The Sustainable Development Goal #7 states that “affordable, reliable, sustainable and modern energy” is essential to support human development and wellbeing. The energy transition required to shift towards a carbon-neutral economy calls for significant investments in renewable energy sources to satisfy increasing global demand. Despite its controversies, hydropower remains the primary renewable energy technology by capacity and generation and provides stable, low-cost and continuous power supply. However, capacity additions and investments in the field have been showing a decreasing trend for the last five consecutive years (2019 global net additions declined of 45% with respect to 2018).

Financial capital and investments are key to achieve carbon neutrality while also promoting growth and energy security. Finance becomes the enabler of a systemic transformation and here we looked at the key actors behind hydro investments. Understanding the key actors involved in hydropower facilities development and construction, and helps shedding a light on the macro dynamics in the sector.

In this work (Larosa, F., Rickman, J. and Ameli, N.), we use BloombergNEF data on financial transactions linked to hydropower projects realised in a century timespan (1903-2020). We find that the wide majority of investments relate to Run Of River facilities, which happen to be less aggressive on the environment with lower capital invested upfront, but also highly dependent on the water availability (a scares resource under climate change). We then classify the actors to understand the private-public, financial-non financial composition of our sample. The large presence of “patient capital” economic agents reflects the efforts required to support a hydropower project.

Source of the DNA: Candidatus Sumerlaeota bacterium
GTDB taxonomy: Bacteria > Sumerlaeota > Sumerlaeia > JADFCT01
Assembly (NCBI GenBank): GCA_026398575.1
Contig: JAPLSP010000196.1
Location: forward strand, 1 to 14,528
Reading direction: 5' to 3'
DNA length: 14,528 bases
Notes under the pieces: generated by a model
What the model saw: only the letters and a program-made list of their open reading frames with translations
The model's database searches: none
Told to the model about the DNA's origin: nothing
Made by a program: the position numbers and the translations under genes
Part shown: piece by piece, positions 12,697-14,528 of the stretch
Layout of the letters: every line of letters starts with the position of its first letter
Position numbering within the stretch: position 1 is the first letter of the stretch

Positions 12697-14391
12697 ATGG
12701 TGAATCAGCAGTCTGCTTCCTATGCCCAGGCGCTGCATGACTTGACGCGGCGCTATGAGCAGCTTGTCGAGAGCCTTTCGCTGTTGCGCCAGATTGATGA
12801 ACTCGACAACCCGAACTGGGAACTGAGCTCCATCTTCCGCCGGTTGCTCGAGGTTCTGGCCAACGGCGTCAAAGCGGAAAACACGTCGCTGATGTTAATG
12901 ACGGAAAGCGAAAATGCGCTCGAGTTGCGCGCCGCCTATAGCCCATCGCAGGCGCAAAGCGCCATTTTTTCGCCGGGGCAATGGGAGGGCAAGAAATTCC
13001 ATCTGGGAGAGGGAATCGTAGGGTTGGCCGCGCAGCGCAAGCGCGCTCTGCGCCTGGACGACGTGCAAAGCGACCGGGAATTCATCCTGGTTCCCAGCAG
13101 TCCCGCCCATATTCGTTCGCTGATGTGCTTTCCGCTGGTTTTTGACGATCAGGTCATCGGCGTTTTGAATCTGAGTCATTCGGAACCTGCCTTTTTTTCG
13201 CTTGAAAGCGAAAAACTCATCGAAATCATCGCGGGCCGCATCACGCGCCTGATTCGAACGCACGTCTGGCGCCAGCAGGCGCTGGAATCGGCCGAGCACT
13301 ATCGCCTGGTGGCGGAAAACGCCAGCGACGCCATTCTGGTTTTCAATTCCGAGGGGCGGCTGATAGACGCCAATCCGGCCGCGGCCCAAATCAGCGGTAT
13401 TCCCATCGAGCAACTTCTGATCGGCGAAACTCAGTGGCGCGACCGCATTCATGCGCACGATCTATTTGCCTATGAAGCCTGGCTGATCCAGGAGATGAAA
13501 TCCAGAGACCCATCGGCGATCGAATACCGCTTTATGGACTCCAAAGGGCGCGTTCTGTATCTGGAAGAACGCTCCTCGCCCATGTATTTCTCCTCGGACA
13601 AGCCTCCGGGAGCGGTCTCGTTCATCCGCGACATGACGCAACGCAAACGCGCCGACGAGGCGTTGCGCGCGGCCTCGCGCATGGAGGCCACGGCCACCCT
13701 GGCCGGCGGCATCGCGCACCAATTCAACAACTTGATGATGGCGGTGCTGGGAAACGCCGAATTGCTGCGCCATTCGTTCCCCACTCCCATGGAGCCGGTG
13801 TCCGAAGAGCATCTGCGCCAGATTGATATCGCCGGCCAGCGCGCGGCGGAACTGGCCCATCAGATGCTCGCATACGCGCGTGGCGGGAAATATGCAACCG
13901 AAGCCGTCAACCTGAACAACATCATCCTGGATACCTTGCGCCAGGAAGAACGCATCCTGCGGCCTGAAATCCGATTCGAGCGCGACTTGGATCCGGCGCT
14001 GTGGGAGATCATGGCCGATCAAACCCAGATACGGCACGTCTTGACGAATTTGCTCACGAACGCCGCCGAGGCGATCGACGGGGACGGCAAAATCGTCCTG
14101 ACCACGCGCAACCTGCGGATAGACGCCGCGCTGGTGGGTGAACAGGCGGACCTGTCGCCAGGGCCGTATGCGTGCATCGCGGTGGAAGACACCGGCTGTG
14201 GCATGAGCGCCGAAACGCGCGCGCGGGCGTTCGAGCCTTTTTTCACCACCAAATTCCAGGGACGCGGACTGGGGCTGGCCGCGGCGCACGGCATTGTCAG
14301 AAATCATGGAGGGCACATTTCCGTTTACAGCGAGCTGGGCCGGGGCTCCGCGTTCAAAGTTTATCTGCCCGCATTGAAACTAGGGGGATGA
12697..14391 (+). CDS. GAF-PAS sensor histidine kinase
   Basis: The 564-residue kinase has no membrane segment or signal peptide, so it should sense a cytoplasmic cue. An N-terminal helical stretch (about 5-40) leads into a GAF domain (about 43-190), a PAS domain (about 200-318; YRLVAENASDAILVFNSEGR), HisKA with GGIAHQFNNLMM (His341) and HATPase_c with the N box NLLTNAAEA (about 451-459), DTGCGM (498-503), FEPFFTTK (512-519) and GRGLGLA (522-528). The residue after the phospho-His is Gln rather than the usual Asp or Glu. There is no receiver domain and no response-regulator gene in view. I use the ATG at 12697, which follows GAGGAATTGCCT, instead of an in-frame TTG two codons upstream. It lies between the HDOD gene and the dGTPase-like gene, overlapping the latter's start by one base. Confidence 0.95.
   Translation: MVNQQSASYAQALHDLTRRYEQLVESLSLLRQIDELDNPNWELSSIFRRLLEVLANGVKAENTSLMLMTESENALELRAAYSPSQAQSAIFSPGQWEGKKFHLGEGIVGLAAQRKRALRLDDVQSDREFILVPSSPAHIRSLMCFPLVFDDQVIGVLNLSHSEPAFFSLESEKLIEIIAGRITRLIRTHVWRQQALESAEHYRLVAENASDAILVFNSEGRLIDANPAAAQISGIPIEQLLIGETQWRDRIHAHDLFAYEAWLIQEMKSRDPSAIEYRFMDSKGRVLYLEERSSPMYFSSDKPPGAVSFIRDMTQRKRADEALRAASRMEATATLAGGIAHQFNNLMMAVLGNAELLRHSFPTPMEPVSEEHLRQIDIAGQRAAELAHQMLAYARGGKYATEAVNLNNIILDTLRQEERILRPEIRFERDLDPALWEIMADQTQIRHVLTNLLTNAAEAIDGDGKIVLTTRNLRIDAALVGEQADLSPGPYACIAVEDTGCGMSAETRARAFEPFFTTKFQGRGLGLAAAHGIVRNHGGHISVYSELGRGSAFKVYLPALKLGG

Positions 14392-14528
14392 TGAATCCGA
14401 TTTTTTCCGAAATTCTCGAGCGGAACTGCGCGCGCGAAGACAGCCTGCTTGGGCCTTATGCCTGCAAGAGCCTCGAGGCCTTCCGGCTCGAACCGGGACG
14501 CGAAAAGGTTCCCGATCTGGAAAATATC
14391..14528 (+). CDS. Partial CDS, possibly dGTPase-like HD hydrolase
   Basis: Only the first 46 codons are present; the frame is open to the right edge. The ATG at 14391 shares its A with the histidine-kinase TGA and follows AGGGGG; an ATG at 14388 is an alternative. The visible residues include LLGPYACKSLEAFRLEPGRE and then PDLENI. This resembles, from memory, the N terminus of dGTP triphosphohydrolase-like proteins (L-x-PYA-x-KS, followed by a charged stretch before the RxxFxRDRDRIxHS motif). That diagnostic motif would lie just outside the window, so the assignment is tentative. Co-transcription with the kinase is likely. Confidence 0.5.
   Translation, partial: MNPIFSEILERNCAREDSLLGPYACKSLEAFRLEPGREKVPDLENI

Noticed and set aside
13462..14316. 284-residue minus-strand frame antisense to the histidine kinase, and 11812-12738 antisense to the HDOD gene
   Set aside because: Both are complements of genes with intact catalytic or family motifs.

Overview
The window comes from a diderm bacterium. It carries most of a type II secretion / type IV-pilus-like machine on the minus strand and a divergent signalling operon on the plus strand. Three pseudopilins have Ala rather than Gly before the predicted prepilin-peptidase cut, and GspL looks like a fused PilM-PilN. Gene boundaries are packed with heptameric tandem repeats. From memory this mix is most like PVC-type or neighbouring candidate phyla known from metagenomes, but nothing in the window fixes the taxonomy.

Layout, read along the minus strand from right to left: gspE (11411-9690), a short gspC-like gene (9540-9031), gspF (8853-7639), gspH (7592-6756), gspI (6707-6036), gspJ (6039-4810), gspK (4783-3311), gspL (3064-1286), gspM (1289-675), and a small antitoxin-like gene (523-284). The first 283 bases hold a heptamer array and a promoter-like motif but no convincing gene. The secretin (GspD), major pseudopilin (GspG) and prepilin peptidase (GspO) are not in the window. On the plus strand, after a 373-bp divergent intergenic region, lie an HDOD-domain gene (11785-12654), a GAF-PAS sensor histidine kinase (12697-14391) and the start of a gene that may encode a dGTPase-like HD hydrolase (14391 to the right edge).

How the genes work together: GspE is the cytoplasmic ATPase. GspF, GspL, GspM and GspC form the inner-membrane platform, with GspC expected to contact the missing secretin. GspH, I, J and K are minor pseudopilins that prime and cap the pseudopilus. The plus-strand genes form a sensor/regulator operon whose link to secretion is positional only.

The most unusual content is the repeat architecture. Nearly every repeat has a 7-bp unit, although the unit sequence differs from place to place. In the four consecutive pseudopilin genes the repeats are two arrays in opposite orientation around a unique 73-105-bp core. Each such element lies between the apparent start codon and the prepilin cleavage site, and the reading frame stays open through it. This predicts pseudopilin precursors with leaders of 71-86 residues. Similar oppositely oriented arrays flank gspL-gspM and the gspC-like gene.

Our findings claim the central role of multilateral and international institutions in facilitating the capital allocation via private-public partnerships that reach emerging and developing economies. This core feature leads to a double positive outcome: on one hand, these actors promote the development of hydropower facilities, widening the share of clean and affordable energy; on the other hand, a geographically inclusive capital allocation in developing economies enhances economic growth and promotes a more equitable world.

Our forthcoming paper on hydro finance for SDGs will provide further insights on optimal capital allocation in a sector characterised by decreasing investment trends.